Do you or someone you know need funeral assistance? Food? Housing? Vaccination transportation? Small business support? COVID Relief is here.
This has been an ongoing series where Presidential Actions have been parsed out in an effort to acquire some transparency into the intentions President Biden has implemented in the opening days of his administration. For a full breakdown of the difference in the kinds of Actions available, please visit PEG’s article “Presidential Actions: What’s the Difference?”. It must be noted that it is easy to revoke the executive orders of previous administrations without the proper legislation to codify policy. It is imperative to understand that without urging congress to pass bills that support Executive Orders, they are vulnerable once a president leaves office.
The subjects of the following actions range from policy revocations, civil rights, and foreign policy. There are links directly to the officially published documents in the Federal Register. As of the date of this article, fifty days into his administration, President Biden has issued 35 Executive Orders, 16 Proclamations, and 11 Memoranda. Notices have not been presented, but can be found in the Federal Register.
Under the leadership of President Biden, dozens of new Executive Orders are coming from the white house. This week, we are focusing on the executive orders that are related to the COVID-19 pandemic.
DELIVER IMMEDIATE RELIEF TO WORKING FAMILIES: $1,400/person checks; housing and nutrition assistance; increase access to health care, paid leave, and child care; raise the minimum wage to $15/hour, and extend unemployment insurance;
SUPPORT COMMUNITIES: Support hardest hit small businesses; protect the jobs of first responders, transit workers, and other essential workers we depend upon.
Urge them to fight for Michigan families who are struggling to keep food on their tables and a roof over their heads. Urge them to make sure our state and communities have what they need to fight the COVID virus, to protect teachers and other front line workers who are helping all of us. Honor the 29.8 million people who’ve gotten sick from COVID and the 433,000 Americans who died from it.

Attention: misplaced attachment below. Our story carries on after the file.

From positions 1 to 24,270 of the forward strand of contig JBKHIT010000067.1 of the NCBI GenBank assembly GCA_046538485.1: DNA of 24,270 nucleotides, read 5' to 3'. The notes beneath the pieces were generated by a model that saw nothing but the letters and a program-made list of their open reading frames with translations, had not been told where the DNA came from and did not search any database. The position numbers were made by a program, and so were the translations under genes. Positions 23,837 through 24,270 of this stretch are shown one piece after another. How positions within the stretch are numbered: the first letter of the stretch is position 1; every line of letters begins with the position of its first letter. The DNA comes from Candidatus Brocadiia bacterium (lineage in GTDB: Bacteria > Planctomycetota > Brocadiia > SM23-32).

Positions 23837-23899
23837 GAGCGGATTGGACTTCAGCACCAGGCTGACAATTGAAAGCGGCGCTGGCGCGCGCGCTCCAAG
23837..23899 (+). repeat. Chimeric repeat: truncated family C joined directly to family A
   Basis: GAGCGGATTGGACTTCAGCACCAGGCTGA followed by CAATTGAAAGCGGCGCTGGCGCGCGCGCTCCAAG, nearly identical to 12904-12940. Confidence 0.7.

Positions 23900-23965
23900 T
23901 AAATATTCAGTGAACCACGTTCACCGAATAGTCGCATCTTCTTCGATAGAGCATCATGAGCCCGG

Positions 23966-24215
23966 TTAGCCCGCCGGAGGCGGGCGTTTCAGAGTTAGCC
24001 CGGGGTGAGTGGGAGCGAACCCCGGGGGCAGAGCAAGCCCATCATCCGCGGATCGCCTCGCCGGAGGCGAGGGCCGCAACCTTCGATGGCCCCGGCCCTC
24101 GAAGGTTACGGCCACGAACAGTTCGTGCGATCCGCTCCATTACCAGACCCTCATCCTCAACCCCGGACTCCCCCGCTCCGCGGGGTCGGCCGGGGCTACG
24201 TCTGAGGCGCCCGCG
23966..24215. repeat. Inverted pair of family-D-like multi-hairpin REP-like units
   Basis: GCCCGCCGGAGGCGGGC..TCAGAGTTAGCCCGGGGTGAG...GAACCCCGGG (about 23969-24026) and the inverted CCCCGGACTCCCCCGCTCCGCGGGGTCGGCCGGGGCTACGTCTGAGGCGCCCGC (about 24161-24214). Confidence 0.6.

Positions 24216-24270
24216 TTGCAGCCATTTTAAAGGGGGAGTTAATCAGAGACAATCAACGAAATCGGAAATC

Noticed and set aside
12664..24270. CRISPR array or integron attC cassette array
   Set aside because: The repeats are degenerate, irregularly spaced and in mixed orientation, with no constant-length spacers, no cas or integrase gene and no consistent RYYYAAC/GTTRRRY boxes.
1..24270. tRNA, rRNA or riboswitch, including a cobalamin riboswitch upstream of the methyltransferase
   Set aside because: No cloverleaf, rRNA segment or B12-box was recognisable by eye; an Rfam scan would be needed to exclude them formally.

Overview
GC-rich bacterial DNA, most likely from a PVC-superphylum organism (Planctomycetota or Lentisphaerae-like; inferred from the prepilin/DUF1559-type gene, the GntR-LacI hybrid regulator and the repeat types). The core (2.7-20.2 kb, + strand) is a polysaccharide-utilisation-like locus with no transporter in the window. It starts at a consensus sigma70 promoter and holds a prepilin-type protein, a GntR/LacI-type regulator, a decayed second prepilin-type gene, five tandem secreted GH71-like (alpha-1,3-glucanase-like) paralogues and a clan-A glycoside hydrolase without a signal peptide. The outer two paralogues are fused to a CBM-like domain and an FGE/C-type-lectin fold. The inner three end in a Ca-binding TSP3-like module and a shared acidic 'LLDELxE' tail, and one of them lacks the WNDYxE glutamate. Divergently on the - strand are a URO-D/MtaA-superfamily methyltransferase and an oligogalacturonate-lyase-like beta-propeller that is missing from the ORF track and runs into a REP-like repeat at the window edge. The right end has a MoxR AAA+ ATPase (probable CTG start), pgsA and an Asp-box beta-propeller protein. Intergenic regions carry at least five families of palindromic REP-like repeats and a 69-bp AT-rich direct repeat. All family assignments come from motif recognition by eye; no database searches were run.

Public health workers, already underfunded and understaffed, are confronting waves of protest at their homes and offices in addition to pressure from politicians who favor a faster reopening.
More than 20 health officials have resigned, retired or been fired in recent weeks “due to conditions related to having to enforce and stand up for strong public health tactics during this pandemic” states Lori Tremmel Freeman, chief executive of the National Association of County and City Health Officials.’
The best way to manage the COVID-19 challenge in Michigan’s prison system is to release as many people as possible as soon as possible. It can be done quickly, without compromising public safety, and in the best interest of public health. To save lives, it is imperative that the Governor act immediately to expand who is eligible for parole, expand the use of her commutation powers, expand parole boards, and expedite the review of wrongful conviction cases in front of the conviction integrity unit.
During an eight-hour meeting with tense moments and conflict, Ann Arbor City Council members were divided on details of a COVID-19 financial recovery plan.
The 7-4 vote to approve the plan came after 1 a.m. Tuesday, May 19, 2020.
Despite Michigan Attorney General Dana Nessel’s issuance of a formal legal opinion stating that the Michigan Capitol Commission has the authority to ban guns in the State Capitol, the Commission decided not to take a position on this issue at a May 11th meeting, and instead opted to create a new committee to examine it further.
During the April 7 primary election in Wisconsin and in the midst of the pandemic, many voters were forced to stand in long lines to vote after efforts by the Governor to postpone the election or vote-by-mail failed. 40 people who tested COVID-19 positive after April 9 have reported that they voted in person or worked the polls on election day.
It is widely known that the $2.3 Trillion CARES Act is prolific in its enormity but vital to help American citizens and industries survive the COVID pandemic. Less understood are the budget allocations and more importantly, its inherent loopholes that fail to assist those in need. The Congressional Budget Office has yet to evaluate the budget numbers enacted, therefore numbers are estimated.